Pronunciation: [hi-druh-PON-iks]

Dating back to the 1930s, hydroponics is the science of growing plants in a liquid nutrient solution rather than in soil. The plants are supported in a sterile, inert medium, such as gravel or peat, and regularly flooded with a nutrient-rich solution, which is drained off and reused until it is no longer beneficial. The air and light in a hydroponic enclosure is strictly controlled to ensure optimal production. Increased yields are further ensured because hydroponically grown vegetables can be planted much closer together than those in the field. Yet another bonus is that hydroponic farmers are not besieged by weeds and pests, which means their crops are pesticide free. With the science of hydroponics, plants can be grown in areas where the climate is inhospitable or the soil is unsuitable. This means that perfect tomatoes can be grown in the desert or in the middle of winter. See also aquaculture.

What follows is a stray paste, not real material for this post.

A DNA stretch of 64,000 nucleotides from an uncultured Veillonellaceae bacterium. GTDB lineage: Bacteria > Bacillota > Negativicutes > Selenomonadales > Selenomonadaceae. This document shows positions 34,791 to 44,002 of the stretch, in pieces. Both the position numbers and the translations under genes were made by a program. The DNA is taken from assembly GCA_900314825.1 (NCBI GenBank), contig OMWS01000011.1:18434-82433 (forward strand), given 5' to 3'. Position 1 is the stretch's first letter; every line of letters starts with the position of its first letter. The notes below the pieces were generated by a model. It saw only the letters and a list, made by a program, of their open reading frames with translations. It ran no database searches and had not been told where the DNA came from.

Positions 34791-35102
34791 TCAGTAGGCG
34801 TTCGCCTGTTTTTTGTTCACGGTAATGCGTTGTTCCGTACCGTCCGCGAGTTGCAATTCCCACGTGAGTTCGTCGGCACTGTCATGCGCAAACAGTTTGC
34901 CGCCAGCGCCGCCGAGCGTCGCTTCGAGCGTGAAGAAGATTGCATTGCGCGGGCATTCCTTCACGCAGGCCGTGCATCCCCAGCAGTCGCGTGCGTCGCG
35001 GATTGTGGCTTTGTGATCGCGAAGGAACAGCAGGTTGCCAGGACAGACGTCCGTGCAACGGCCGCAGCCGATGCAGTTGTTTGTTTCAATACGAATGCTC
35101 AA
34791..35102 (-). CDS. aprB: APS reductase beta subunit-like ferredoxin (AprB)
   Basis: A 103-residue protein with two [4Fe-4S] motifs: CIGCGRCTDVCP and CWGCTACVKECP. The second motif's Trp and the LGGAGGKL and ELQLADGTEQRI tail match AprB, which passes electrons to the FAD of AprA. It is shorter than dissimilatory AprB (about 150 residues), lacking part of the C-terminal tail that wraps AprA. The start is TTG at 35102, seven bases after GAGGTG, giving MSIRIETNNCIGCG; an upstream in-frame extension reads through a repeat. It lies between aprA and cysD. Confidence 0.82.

From The Food Lover's Companion, Fourth edition by Sharon Tyler Herbst and Ron Herbst. Copyright © 2007, 2001, 1995, 1990 by Barron's Educational Series, Inc.

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